From Aljazeera: “The Disappeared of Kashmir”
His unibrow twists and arches furiously. The creases on his face tighten. His eyes shift from the door and with his index finger he points towards the ceiling. Then he stares straight at me and begins to speak – his voice like a calamitous clap of thunder, echoing off the cold walls and ringing in my ears.
I have no idea what he is saying, but his tone conveys everything.
“Take it easy … they are here to listen to your story … don’t be angry,” says Parveena Ahangar, the chairperson of the Association of Parents of Disappeared Persons (APDP), one of two organisations going by the same name in Kashmir, as she tugs gently at the old man’s knee.
But he refuses and embarks on a second tirade; spitting as he pronounces a series of adjectives that I recognise as expletives.
A friend who has accompanied me for the purpose of translating whispers: “I can’t translate all of this. He is cursing just about everyone there is to possibly swear at.”
Ghulam Muhammad Wani needs a moment to clear his mind. I happily give him three.
The 80-year-old is short and stocky but cuts an imposing figure. Dressed in a dirty, brown pheran, he sits on the floor of his living room in Rajbagh, Srinagar. His overstretched woolen socks loop around the contours of his feet, stealing dust from the parched carpet below.
He tells us his story.
A father’s anguish
On the evening of May 14, 1996, members of the counter-insurgent Ikhwan group, a pro-government militia made up of former insurgents, now working for the Indian army, knocked on his door and took off with this son, Imtiyaz Ahmed Wani.
Suspected of being an insurgent, a separatist fighting for freedom from the Indian state, Imtiyaz disappeared without trace.
After searching from pillar to post, visiting police stations and army officers, Wani went to the State Human Rights Commission to file a complaint about his missing son. Finding no joy there, he sold a property, took out a loan and paid a seemingly sympathetic counter-insurgent who promised information about his missing son. But the money, like his son, disappeared.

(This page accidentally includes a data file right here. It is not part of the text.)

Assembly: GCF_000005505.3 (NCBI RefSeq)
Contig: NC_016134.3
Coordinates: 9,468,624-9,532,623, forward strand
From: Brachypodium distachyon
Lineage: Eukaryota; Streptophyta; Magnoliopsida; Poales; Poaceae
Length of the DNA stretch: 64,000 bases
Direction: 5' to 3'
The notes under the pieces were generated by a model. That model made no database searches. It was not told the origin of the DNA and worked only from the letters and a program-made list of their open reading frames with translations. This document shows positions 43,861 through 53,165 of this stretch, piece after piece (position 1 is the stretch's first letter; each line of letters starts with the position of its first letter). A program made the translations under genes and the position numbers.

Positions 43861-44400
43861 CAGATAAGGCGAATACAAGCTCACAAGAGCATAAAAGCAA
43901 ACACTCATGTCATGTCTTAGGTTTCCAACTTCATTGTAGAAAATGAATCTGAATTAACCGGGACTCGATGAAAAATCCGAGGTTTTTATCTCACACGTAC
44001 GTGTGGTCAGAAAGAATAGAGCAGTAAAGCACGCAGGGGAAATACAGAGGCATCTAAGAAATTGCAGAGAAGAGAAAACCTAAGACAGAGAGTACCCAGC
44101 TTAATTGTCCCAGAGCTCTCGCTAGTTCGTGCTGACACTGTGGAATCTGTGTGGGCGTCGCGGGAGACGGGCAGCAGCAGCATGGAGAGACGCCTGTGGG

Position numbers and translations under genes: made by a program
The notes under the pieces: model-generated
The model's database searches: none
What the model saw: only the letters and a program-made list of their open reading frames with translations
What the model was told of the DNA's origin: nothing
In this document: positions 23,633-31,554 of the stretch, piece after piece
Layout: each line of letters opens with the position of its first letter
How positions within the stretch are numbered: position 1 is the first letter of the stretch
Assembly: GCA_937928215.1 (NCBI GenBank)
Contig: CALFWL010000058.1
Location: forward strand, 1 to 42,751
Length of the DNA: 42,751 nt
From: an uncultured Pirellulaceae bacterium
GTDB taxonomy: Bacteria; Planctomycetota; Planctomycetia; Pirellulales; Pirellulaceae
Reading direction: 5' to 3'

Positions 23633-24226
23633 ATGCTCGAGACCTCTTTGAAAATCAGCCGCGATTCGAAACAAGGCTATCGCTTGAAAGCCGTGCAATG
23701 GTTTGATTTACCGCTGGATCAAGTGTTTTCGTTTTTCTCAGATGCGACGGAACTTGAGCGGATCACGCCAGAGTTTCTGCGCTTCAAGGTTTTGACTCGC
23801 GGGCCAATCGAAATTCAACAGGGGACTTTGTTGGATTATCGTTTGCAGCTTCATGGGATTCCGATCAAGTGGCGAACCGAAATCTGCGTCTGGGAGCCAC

“My son was a gardener at the forest department, earning Rs 2,000 ($45) a month; he did no wrong,” Wani finally offers.
“It has been 15 years,” he trails off.
During his desperate search for Imtiyaz, a policeman from the Special Task Force (a counter-insurgency wing of the Jammu and Kashmir police force) came to his house and offered him 1,200 rupees ($30) as piecemeal compensation. Over time, Wani was also approached by politicians offering him “aid” in exchange for his silence.
“I told them to leave … it would have been like accepting blood money.
“They robbed me of my son, who will now bury me when I go?” Wani asks the silent room.
Buried Evidence, a report published by the International People’s Tribunal on Human Rights and Justice in Indian-administered Kashmir (IPTK) in 2009, reported the number to be “8,000 plus”.
It is a figure disputed by the Indian government and SM Sahai, the chief of police in Kashmir, says it is grossly exaggerated.
“This number is not correct, and most of the missing persons are fighters who crossed [the] border into Pakistan, and are still there,” he says.
Human rights activists say the government has repeatedly released contradictory figures, indicating a lack of seriousness in addressing the issue.
“One day, they say it is 3,931 people missing, the next day it is 3,749 … they are not serious about it,” says Parvez Imroz, a human rights activist and co-founder of the original Association of Parents of Disappeared Persons (APDP).
Zahir-ud-Din, a local journalist whose investigation into disappearances in Kashmir culminated in a book, Did they vanish in thin air, concurs that the state has marginalised the issue. One can even pick up on it from the language employed – ‘missing’ as opposed to ‘disappearance’, ud-Din says. (To read more click on the link above)